13 Sep Applying the Opensource Ethos to Data
pensource software is mainstream. But opensource data? Yeah, and it can be found in a datamart near you. The thinking is, if you make your data freely available for all to use; all will improve it. It will be made more consumable, you will get feedback on how to use it and perhaps counterintuitively, you will learn how to value it. In this episode of the IoT Business Show, I speak with Nicolas Terpolilli about applying the opensource ethos to data within the data exchange.
In this episode of the IoT Business Show, I speak with Nicolas Terpolilli about applying the opensource ethos to data within the data exchange.
Nicolas is the Chief Data Officer at OpenDataSoft where he’s in charge of building a network based on the data shared by his customers giving him a great perspective on data governance from both a technical and a business point of view.
If you want to share your data, your valuable data, a natural instinct is to charge for it. Afterall it’s the new oil, right? Maybe. Or maybe not. Oil is a commodity meaning its use is independent of its source. This concept of fungibility only applies to data if, to take the metaphor further, it’s refined. Refined data means standardizing it: dealing with any missing bits, normalizing and scaling it for context and adding metadata. That’s a lot of work but if you provide it for free, in the right environment, others will contribute to it, in a sense refine it, making it more valuable to you and anyone else who wants to use it. This opensource mentality is alive and well and staring to creep from software and hardware into the data found in certain data exchanges, data marketplaces or my favorite, datamarts.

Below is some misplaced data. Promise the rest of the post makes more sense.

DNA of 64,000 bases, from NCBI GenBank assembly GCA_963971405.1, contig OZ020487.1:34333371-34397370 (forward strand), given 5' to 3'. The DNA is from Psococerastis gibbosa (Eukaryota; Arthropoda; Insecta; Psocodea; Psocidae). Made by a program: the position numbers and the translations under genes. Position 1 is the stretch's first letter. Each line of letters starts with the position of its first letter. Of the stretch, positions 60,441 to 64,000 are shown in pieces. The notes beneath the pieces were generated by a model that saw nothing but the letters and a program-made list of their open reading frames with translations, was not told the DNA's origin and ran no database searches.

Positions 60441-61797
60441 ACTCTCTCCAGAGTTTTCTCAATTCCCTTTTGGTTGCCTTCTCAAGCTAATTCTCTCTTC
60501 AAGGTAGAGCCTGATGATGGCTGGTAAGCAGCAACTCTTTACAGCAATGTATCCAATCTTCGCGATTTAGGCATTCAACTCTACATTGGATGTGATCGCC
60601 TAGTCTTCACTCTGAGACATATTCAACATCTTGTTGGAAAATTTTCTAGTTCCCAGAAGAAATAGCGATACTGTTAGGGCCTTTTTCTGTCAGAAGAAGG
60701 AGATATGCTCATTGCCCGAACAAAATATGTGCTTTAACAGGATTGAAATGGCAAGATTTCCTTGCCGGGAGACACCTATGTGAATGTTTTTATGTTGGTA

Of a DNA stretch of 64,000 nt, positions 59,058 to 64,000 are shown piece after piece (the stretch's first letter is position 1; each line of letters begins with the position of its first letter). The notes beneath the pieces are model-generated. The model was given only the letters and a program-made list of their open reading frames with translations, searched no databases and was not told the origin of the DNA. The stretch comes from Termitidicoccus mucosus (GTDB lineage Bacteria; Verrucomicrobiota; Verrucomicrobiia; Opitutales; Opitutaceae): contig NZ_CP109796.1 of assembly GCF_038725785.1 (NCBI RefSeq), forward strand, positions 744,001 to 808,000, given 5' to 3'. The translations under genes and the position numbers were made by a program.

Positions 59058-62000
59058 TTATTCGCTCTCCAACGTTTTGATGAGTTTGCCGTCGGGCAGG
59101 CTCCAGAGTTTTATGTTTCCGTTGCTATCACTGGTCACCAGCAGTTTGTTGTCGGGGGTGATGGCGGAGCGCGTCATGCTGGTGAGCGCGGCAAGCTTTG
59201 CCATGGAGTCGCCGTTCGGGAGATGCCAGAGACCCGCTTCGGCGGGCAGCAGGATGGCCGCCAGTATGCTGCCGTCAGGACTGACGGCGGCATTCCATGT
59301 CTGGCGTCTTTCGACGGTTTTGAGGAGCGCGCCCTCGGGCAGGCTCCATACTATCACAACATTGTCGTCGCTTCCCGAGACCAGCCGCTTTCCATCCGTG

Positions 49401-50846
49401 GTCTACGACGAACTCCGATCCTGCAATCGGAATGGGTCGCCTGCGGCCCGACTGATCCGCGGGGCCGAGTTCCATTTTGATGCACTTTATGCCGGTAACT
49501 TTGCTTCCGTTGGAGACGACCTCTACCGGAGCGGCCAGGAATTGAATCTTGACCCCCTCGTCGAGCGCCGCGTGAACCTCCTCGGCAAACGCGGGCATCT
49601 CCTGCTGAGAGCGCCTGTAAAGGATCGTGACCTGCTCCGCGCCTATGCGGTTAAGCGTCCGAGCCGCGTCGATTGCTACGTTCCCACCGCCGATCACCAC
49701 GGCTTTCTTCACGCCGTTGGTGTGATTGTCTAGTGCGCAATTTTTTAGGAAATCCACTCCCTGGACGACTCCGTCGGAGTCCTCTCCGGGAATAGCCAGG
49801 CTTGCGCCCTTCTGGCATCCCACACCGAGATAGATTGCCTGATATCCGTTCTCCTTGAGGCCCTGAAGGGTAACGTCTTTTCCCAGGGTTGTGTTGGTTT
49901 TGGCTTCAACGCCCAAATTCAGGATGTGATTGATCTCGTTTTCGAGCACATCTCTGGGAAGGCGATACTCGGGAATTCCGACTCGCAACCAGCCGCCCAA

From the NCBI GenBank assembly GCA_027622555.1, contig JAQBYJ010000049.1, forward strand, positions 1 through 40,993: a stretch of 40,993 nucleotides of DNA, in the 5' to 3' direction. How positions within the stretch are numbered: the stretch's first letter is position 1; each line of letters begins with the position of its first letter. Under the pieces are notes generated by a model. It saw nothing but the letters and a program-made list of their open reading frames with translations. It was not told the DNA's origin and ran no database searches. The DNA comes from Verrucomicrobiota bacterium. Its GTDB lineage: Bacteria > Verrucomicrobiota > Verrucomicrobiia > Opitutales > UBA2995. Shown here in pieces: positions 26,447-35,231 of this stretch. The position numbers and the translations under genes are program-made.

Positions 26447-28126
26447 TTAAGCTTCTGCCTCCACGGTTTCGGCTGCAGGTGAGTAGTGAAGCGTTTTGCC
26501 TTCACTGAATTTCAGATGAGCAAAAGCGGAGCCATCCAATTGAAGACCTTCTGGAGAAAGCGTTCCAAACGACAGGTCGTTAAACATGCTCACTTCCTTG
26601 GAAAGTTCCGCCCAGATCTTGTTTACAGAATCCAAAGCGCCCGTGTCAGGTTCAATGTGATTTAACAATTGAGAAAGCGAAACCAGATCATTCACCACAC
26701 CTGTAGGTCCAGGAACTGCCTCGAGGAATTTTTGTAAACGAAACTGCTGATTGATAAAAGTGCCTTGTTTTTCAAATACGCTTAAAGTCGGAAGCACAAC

Here’s What We’ll Cover in this Episode
- How datamart usage differs in the public and private sectors
- Why bringing different data sources together is not a zero-sum gain
- The different ways to access data in the datamart
- Why companies post their data for free in the datamart
- Crowdsourcing data cleanup – a time consuming part of the ETL process
- Logical ways to separate free from non-free data in the datamart.
- Comparing different datamart business models
Mentioned in this Episode and Other Useful Links
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